[n.b. This is the full text of the dispatch.]

Thursday, July 14, 2011

Sudan / South Kordofan

"Comparison: 17 June - 4 July 2011."
Clooney's Satellites Capture Piles of Bodies, Mass Graves in Sudan
By Mark Benjamin, July 14, 2011
"George Clooney's Satellite Sentinel Project set up to monitor the spiraling violence in Sudan has a stunning report out today with convincing evidence showing ;a campaign of systematic mass killing of civilians in Kadugli, South Kordofan' in the south-central area of the country. ... The group combined eyewitness reports and DigitalGlobe satellite imagery to pinpoint what seem almost certainly to be piles of bodies in Kadguli and mass graves south of there. The group cites four eyewitness accounts of Sudan Armed Forces from northern Sudan and related militias searching houses in the town and 'systematically killing' civilians suspected of supporting southern Sudan forces. The report describes the slitting of one civilian's throat and sealing and burning homes with civilians inside. Eyewitnesses also describe the mass graves, shown above, dug by a yellow earth mover on June 8 less than a mile south of the Tilo School in Kadugli. The pits are about 26 meters long and 5 meters wide. Large green trucks were seen driving to the site and unloading around 100 bodies. Witnesses say before being buried in the mass grave, some of the bodies were wrapped in white plastic and piled up in Kadugli. The group captured what seem to be a pile of those bodies, too. [...]"

Wednesday, July 06, 2011


"Syrian forces enter a village near the town of Jisr al-Shughour, north of Damascus." (Associated Press)
Syrian Forces May Have Committed Crimes against Humanity
The Telegraph, July 6, 2011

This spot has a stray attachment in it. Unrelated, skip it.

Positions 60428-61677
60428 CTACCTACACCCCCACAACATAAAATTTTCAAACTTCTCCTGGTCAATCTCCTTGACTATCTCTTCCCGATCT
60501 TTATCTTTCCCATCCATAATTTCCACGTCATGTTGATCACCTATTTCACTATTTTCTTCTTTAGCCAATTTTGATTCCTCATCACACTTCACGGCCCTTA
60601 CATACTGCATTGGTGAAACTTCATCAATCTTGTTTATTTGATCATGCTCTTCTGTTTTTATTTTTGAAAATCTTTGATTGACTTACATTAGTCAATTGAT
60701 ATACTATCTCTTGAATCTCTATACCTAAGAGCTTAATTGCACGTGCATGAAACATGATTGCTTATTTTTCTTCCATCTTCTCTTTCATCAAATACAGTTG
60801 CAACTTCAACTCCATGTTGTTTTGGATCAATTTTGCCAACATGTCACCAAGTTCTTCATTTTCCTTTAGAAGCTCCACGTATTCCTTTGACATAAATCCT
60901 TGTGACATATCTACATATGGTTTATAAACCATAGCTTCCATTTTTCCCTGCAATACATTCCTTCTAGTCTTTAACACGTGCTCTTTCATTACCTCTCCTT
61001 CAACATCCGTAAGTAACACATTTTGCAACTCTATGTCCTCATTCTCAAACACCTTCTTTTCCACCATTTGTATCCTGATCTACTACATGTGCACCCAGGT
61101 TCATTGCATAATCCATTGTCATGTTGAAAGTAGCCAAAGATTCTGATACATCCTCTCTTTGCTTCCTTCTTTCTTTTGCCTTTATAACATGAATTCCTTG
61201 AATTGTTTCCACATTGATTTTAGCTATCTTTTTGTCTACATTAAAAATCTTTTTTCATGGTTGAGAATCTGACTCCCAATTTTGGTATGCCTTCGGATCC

"Syrian forces may have committed crimes against humanity when they crushed protests in the town of Tel Kelakh in May, Amnesty International have claimed. Urging the United Nations to refer Syria to the International Criminal Court, the human rights group said nine people died in custody after being captured during the operation in the town, close to the Lebanese border. 'Amnesty International considers that crimes committed in Tel Kalakh amount to crimes against humanity as they appear to be part of a widespread, as well as systematic, attack against the civilian population,' it said. In what it described as a 'devastating security operation,' scores of men were arbitrarily arrested and tortured, including people already wounded, in response to largely peaceful demonstrations against President Bashar al-Assad, it said. The military operation in Tel Kelakh, completed in a few days in mid-May, sent thousands of people fleeing for shelter into Lebanon, Amnesty said in a report compiled from witness testimony gathered in Lebanon and from phone calls into Syria. 'The accounts we have heard from witnesses to events in Tel Kelakh paint a deeply disturbing picture of systematic, targeted abuses to crush dissent,' said Philip Luther, Amnesty International's Middle East and North Africa Deputy Director.